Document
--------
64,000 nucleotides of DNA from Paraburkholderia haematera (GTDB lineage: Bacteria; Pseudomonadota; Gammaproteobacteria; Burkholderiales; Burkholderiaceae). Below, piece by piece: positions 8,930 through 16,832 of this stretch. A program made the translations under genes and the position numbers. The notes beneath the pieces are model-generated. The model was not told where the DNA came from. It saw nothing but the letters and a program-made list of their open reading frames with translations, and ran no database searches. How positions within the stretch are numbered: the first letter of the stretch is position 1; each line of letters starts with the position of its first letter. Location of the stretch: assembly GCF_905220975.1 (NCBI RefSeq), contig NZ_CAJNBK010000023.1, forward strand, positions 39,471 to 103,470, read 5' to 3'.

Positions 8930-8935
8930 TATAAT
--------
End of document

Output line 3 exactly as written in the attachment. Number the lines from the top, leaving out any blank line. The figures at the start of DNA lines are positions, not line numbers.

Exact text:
8930 TATAAT